Avid sports fans face heart risk

null Whether it's Trojans vs. Bruins or the Lakers charging down the court, Ira Meiselman loves his teams especially from his hometown.

"My favorite team without a doubt is the New York Yankees," said Meiselman.

He gets angry when his team loses, but feels euphoria when they win.

"I remember the whole upper deck was shaking. I was getting excited and I could feel my blood boiling," said Meiselman.

In the first study of its kind, the director of heart research at Good Samaritan Hospital wanted to investigate specific events that trigger heart attacks namely major sporting events.

So Dr. Robert Kloner looked at cardiac deaths surrounding two big Super Bowls. The first when the 1980 L.A. Rams' heart wrenching loss to the Pittsburgh Steelers. In the weeks surrounding that event, total L.A. County deaths went up 17-percent.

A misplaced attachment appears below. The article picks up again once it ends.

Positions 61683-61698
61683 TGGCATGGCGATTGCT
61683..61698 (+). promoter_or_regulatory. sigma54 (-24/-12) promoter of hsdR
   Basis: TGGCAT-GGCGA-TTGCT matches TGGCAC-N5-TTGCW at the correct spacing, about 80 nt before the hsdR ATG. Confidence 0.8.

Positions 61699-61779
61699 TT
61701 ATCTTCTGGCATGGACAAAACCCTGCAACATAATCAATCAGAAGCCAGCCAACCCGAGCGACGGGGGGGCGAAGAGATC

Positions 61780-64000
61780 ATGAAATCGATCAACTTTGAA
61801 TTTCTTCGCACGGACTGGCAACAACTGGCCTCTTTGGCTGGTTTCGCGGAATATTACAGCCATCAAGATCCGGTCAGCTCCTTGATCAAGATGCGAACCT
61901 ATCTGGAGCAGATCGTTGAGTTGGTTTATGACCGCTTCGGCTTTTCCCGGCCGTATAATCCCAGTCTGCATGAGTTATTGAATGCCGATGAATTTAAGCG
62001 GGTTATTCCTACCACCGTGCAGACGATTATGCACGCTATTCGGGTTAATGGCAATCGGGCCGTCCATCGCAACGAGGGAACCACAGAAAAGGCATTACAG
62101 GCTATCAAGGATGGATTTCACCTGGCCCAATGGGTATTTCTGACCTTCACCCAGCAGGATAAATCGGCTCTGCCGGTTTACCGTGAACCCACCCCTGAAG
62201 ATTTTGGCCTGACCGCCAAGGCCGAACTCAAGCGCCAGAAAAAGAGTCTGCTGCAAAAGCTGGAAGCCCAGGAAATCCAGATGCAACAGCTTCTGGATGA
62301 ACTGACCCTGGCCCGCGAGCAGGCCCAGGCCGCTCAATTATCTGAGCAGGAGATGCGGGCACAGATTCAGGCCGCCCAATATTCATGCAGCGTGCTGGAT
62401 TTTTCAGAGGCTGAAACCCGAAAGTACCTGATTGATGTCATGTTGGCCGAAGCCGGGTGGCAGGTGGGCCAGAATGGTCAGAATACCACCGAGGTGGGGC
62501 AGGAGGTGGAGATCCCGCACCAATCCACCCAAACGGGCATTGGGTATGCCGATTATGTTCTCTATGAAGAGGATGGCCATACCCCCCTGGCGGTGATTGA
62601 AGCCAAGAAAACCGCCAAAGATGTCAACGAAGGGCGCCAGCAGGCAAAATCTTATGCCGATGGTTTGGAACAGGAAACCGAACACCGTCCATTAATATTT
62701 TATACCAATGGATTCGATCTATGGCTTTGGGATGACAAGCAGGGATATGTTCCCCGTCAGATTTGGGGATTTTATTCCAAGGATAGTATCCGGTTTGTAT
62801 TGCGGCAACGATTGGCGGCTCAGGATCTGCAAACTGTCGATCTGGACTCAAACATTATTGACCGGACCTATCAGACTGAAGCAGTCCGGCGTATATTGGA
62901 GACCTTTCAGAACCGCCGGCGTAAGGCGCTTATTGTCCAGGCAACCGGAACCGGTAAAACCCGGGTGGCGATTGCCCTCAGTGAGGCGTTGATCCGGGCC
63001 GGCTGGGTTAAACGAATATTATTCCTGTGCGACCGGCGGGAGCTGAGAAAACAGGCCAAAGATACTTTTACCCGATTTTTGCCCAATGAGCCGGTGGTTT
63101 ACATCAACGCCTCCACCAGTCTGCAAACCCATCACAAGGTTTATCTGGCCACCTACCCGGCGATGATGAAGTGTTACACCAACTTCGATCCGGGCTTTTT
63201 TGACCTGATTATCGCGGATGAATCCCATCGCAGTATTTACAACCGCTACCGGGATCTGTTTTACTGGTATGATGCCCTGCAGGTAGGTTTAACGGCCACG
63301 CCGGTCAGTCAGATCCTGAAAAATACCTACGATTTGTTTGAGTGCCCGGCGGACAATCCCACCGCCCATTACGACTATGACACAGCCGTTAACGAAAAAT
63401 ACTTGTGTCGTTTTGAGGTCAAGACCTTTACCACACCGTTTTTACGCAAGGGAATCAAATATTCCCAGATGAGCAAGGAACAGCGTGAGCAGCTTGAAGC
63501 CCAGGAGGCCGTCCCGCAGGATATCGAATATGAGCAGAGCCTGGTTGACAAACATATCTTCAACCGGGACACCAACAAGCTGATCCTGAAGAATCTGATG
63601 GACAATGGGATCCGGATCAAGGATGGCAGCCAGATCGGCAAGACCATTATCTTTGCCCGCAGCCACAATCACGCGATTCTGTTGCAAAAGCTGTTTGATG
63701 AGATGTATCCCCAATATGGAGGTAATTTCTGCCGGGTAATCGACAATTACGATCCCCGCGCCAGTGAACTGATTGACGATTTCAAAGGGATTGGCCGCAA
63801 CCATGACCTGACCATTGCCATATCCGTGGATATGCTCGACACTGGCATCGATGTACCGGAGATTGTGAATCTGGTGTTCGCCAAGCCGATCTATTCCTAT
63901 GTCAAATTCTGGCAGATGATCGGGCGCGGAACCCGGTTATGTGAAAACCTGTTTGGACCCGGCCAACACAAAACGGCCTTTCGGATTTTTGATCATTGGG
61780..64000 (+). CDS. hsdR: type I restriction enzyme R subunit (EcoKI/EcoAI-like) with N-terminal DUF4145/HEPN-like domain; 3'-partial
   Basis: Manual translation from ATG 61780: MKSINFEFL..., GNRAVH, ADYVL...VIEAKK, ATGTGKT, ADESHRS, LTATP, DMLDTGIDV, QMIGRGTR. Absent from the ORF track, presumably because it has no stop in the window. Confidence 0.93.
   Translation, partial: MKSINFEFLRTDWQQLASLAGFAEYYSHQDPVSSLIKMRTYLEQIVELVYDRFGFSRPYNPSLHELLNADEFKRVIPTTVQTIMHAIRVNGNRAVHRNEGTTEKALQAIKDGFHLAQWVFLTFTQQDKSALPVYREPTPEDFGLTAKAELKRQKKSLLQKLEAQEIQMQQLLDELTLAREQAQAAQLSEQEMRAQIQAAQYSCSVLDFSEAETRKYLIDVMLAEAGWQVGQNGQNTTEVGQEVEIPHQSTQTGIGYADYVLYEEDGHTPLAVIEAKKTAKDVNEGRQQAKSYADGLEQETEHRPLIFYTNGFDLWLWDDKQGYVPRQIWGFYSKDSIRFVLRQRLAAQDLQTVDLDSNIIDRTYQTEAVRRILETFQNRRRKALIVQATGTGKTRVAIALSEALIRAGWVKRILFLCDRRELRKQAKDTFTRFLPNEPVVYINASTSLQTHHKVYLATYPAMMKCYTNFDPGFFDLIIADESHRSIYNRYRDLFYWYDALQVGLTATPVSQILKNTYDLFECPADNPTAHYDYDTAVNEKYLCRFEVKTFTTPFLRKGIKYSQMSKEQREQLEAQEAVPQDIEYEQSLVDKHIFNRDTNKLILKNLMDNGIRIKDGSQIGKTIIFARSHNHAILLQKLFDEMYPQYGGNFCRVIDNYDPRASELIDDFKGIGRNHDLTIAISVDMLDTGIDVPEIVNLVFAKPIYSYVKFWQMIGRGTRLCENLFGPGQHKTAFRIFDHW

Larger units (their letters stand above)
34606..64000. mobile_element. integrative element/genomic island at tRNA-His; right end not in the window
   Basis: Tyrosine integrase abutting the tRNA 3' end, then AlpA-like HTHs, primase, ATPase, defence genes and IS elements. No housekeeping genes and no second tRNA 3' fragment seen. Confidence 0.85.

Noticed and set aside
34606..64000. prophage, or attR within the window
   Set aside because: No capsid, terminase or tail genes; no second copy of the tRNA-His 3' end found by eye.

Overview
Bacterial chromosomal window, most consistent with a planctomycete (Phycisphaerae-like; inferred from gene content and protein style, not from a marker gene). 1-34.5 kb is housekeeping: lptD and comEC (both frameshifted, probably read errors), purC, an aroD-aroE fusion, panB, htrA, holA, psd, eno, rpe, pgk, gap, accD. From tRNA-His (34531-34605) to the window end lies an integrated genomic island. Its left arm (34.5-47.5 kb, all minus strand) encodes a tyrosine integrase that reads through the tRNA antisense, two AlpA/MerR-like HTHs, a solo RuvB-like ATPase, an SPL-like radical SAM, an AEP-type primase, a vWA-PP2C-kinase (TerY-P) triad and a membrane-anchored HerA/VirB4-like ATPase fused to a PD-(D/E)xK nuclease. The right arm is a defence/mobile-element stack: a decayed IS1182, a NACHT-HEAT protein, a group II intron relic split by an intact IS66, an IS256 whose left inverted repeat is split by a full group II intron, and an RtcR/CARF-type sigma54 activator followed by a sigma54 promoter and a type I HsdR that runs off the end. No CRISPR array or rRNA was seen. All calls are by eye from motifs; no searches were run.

"And an increase in cardiovascular death by about 22 percent was associated with that losing Super Bowl," said Dr. Kloner.

Four years later, when L.A. Raiders made it to the Super Bowl against the Washington Redskins, a completely different story.

"L.A. won and there was actually a significant decrease in total deaths surrounding the two weeks of that game," said Dr. Kloner.

Dr. Kloner suspects endorphins released during victory may have a protective effect whereas the emotional stress related to losing triggers stress hormones. The moral of the study, avid sports fans need to keep cardiac risk factors in check.

Fans like Ira say while it's hard not to get emotionally involved when your team is playing, He's going to do his best to relax.

One more important point, Dr. Kloner and his colleagues also looked at cardiac deaths in the years L.A. didn't have a professional football team and found a slight decrease in total deaths in the two weeks surrounding the Super Bowl.


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